THE Lord Advocate has decided that people carrying Class A drugs in Scotland will now not face immediate prosecution, but instead could be issued with a warning by the police. This new approach of “diversion from prosecution” in appropriate cases, should, in the long term, help to reduce the number of offenders ending up in court and filling our prisons for possession of small amounts of all illicit drugs, for their own personal use only. Those found with small amounts of Class B & C drugs are already being offered police warnings and advice on how to seek help if they are vulnerable to addictions. These Recorded Police Warnings (RPWs), will remain on a person's record for two years.

This welcome and sudden change of tack by the Scottish Government is seen as another small but positive part of its plans to address our horrendous drugs deaths.

Within hours our right-wing papers and the Scottish Conservatives were crying foul, with Murdo Fraser, stating that it is “effective decriminalisation of drug possession and use in Scotland”. This of course is utter nonsense, as those found with enough drugs to be clearly for dealing will still face the full power of the law.

What has really upset the Scottish Conservatives is that they have missed their chance to make a positive contribution to the efforts to cut our drug deaths by persuading their political masters in Westminster to amend or devolve drug laws to the Scottish Parliament in order for us to introduce more innovative ways of solving our drugs problems. Sadly, the Scottish Conservatives always rubbish anything that the SNP suggests without offering any creative, affordable and positive solutions.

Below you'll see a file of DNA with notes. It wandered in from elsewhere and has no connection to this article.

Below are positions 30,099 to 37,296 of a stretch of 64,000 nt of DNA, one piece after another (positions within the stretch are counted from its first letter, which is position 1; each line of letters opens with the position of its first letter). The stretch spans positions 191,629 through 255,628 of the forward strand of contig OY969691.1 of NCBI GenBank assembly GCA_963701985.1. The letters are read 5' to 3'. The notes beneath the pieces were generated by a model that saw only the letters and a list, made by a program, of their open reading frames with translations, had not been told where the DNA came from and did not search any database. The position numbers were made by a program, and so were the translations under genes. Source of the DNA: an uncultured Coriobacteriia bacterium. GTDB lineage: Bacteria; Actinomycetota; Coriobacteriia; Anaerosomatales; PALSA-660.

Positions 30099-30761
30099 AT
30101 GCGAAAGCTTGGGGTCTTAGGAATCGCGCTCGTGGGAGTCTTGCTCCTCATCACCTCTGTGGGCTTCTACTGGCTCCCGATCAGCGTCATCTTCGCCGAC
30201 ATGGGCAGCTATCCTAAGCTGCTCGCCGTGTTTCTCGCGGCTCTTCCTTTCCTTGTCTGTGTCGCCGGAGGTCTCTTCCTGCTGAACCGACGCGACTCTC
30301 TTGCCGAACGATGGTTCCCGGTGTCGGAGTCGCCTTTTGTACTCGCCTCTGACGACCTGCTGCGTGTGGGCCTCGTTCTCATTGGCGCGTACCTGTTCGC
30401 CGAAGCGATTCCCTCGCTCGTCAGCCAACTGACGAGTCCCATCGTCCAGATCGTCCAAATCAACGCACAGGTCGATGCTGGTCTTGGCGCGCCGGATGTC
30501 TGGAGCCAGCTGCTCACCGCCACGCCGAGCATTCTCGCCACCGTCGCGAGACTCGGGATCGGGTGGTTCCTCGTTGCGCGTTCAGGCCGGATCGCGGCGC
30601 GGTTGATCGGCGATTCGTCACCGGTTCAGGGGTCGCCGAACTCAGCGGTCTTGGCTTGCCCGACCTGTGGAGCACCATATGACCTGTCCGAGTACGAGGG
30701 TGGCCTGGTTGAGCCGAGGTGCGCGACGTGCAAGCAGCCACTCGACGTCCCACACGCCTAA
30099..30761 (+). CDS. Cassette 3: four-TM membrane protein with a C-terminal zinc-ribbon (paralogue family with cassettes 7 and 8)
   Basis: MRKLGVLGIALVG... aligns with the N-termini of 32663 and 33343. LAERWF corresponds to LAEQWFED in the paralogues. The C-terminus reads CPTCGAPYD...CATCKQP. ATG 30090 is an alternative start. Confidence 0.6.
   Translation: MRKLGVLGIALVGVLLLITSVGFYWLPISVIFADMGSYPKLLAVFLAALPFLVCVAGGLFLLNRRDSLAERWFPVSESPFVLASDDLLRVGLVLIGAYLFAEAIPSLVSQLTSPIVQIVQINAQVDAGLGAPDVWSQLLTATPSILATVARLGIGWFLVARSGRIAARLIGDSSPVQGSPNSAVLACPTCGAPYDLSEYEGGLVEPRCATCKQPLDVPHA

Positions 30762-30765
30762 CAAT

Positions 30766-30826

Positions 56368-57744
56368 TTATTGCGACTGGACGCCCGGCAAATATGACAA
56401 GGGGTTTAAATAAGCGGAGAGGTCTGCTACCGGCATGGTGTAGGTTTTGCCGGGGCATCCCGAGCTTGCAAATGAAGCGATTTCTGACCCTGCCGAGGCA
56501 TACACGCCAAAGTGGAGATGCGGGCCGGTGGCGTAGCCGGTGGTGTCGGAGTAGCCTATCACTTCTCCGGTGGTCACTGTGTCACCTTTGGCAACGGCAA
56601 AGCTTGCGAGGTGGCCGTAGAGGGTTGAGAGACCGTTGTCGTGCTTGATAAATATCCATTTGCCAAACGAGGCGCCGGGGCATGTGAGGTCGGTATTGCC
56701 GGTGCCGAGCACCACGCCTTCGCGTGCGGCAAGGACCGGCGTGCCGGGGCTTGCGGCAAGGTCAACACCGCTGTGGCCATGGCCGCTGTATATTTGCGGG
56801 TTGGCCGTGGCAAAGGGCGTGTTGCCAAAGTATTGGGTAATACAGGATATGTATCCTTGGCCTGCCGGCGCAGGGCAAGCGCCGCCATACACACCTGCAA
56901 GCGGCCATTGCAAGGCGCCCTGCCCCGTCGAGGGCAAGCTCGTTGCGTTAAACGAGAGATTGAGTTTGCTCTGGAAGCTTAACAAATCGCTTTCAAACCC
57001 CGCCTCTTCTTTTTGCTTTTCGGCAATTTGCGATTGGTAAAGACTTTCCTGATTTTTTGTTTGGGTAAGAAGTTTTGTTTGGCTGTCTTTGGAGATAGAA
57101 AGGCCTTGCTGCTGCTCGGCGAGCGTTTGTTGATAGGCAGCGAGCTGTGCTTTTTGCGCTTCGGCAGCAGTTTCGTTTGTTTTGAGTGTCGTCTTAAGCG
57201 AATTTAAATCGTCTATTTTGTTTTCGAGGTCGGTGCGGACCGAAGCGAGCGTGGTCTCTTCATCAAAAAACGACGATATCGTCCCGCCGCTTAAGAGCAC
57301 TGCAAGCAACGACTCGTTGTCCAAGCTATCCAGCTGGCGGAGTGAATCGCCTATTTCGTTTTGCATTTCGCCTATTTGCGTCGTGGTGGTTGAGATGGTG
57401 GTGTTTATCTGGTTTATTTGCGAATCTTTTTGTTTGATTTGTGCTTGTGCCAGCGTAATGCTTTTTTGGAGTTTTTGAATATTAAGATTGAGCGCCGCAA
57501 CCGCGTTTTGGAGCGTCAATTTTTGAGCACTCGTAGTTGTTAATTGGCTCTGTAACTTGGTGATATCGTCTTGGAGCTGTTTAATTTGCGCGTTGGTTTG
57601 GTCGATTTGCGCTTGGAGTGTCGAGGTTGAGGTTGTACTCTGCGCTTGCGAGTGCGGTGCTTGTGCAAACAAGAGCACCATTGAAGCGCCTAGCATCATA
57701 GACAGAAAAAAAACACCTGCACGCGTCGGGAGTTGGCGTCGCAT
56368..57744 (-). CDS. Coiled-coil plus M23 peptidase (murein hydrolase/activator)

The Conservatives are also miffed that the SNP has outwitted them by finding a way to creatively use the legal powers it still has to try to make it possible for some of our drug misusers to stop and think about what they are doing to their health, and follow up on some of the rehabilitation and treatment offers that are currently available and being planned for. If this new approach is successful then, in time, the imprisonment of minor-drug offenders should be reduced, releasing public finding to deliver better treatment services.

Our police are already engaged on a daily basis with many hundreds of drug users, too often in a negative way. The use of RPWs will help drug users to understand that they are part of the solution, not just about routes to incarceration. I would suggest that efforts should be made to produce drugs education materials that are suitable for both young people and adults with whom the police are involved with in administering RPWs.

Max Cruickshank, Glasgow.

* IT is James Martin (Letters, September 24) who has “lost it”, not the Scottish Government. In possessing Class A drugs I may be harming myself; by not wearing a mask, I am harming those around me.

Charles Shaw, Glasgow.


THE reported fall in life expectancy for the first time since records began ("Pandemic behind record drop in life expectancy in Scotland", The Herald, September 24) represents another grim reminder of the toll that the Covid pandemic continues to inflict upon us. Against such a backdrop it is all the more dispiriting to note that Liam McArthur, MSP for Orkney, has launched proposals to legalise the early death of individuals diagnosed with a terminal illness.

Society’s entire approach to tackling Covid from day one has been to protect the sick and the elderly from premature death via shielding and vaccine prioritisation. That MSPs are now being asked to consider proposals to hasten death, even as the pandemic rages on, beggars belief, for there is nothing compassionate about presenting already-sick and vulnerable people with the "option" of legally ending their own lives.

Rather than proceed with his plans, Mr McArthur would do well to pay heed to the recent words of his immediate predecessor as MSP for Orkney, Jim Wallace, who has said abandoning current protections would “represent a ‘crossing of the Rubicon’ from which there would be no return” and which “would have profound effects on how society regards those in our communities who are vulnerable, not just the elderly and infirm but also those with disabilities and those who are unable to speak up to protect themselves”. Let us hope that our MSPs take heed of his wise counsel.

Michael Veitch, Parliamentary Officer, CARE for Scotland, Glasgow.